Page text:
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New Documents Contradict Regnerus' Claims on Gay Parenting Study

Emails reveal close collaboration between Regnerus and Witherspoon Institute

By Brandon Watson, Fri., March 29, 2013

Mark Regnerus
Mark Regnerus

For social conservatives, it was a watershed moment. Faced with declining public support, they had long sought for science to confirm that same-sex households are not a suitable family arrangement. With his New Family Structures Study (NFSS), released last year, UT associate professor of sociology Mark Regnerus seemed to make the case with a clarion blast. According to his research, children raised in same-sex homes fared worse than those raised by opposite-sex parents – showing a higher propensity for drug and tobacco use, alcohol abuse, depression, and thoughts of suicide. With scholarship backing the right's message, it was not difficult to get the media to listen.

But LGBT advocacy groups were listening, too. After the reporting of the NFSS results, several were quick to highlight problems in the research – arguing that the study was not adequately peer-reviewed, and, importantly, that it had much less to say about "same-sex" relationships than about unstable marriages; as Amy Davidson summarized in a blog post for The New Yorker: "If this study shows anything, it's not the effect of gay parenting, but of non- or absentee parenting."

Other critics pointed out that the research was funded by the socially conservative Bradley Foundation, as well as the Wither­spoon Institute. Although a subsequent University of Texas review found no inappropriate influence, recently released documents (in response to open-records requests by the American Indepen­dent News Network) reflect that Witherspoon's relationship with the study was cozier than Regnerus had let on.

In the initial NFSS report, Regnerus insisted that Witherspoon "played no role at all in the design or conduct of the study, the analysis, the interpretation of the data, or in the preparation of [the] manuscript." He subsequently upped the rhetorical ante, claiming, "I have always acted without strings from either organization [Bradley or Wither­spoon]. Any allegations that the funders might have improperly influenced me are simply false." However, the emails released by UT detail a close working relationship between Regner­us and Brad Wil­cox, Witherspoon's director of the Program on Marriage, Family, and Democracy.

In a September 2010 correspondence with Regnerus, Wilcox relays budgetary decisions on behalf of Witherspoon, approving several items related to the study, including possible scholarly collaborators and the length of study proposal. In a July 2011 email, Regnerus speaks of a joint decision to pay an unidentified person $15,000 to "co-analyze and co-author the report."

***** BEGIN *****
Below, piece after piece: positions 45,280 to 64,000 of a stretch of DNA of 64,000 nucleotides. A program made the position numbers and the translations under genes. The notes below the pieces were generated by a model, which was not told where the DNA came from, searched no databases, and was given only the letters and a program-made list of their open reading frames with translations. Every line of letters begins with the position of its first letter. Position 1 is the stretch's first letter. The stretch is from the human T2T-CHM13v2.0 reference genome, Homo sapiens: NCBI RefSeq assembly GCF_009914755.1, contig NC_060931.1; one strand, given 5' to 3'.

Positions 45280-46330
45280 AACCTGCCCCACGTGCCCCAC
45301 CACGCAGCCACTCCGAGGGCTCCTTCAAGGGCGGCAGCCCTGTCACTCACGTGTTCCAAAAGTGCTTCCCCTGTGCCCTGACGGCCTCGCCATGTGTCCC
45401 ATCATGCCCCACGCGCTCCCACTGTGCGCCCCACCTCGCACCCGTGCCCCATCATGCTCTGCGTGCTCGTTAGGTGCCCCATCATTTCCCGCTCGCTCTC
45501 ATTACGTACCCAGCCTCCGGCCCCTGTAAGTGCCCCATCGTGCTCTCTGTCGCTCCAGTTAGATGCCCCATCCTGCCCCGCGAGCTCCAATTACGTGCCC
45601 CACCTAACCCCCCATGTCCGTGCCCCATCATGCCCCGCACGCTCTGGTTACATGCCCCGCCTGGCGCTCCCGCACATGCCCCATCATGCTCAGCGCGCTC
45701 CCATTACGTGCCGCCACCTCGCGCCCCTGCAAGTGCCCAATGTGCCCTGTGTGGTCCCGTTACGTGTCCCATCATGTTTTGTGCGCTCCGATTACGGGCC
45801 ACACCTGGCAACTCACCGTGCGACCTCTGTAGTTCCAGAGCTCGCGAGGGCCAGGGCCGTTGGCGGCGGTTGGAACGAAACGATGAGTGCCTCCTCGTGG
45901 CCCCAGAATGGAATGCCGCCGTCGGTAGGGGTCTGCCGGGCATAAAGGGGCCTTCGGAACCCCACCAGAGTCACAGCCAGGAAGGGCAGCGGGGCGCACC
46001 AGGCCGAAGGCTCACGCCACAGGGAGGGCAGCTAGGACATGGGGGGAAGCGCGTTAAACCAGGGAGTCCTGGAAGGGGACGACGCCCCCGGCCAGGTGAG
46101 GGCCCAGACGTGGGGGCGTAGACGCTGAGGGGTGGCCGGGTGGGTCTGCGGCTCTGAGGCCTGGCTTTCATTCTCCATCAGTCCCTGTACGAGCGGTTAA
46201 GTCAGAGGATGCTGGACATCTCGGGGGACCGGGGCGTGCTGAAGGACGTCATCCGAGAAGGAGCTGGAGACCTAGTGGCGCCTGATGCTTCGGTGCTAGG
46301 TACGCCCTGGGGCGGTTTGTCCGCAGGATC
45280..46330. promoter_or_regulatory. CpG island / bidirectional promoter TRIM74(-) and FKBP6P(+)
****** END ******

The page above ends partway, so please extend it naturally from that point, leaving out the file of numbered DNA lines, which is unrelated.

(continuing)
Wilcox's contribution was not exactly secret, but both Wilcox and Regnerus have characterized that relationship as an advisory role divorced from the Witherspoon Institute. Writing on Familyscholars.org, Wilcox explained his NFSS role matter-of-factly. "As a consultant, I attended an initial planning meeting in Austin, Texas, and provided input to Professor Mark Regnerus about the design, analysis, and interpretation of the survey data associated with the NFSS."

That statement would not have been damning in and of itself if Wilcox were not acting in an official Witherspoon capacity. But the email approvals contradict both Regnerus' assertion that Witherspoon "played no role at all" in the study and Wilcox's that his role at Witherspoon was "honorific."

Muddying the waters further was Wilcox's position on the peer review board of Social Science Research, which fast-tracked the publication of the study. According to a 2010 email to Regnerus from Witherspoon President Luis Tellez, speed was paramount. "Naturally we would like to move along as expeditiously as possible but experience suggests we ought not to get hung up with deadlines, do what is right and best, move on it, don't dilly dolly [sic], etc. It would be great to have this before major decisions of the Supreme Court but that is secondary to the need to do this and do it well."

Despite the very vocal criticism that followed publication, the Witherspoon Insti­tute largely got what it wanted out of the study. The NFSS has been cited in several court cases dealing with the issue of marriage equality, including the cases the Supreme Court is set to hear on the constitutionality of the Defense of Marriage Act and California's Proposition 8. The study is routinely name-checked by groups opposing same-sex marriage.

Regnerus has not admitted to any malfeasance. While refusing a request for a full interview, he restated to the Chronicle his claim that Witherspoon in no way influenced the NFSS results. He also seems unworried about the released documents. "Unfortu­nate­ly, it's because I chose to make the data public that the University of Texas lost its bid to keep my correspondence about the study private. Making data public is never required of privately funded data collection efforts, as it is for federally funded ones. But I made the data public because it's the right thing to do – that's how science works." With more documents set to be released, it remains doubtful that the scientific community will agree.

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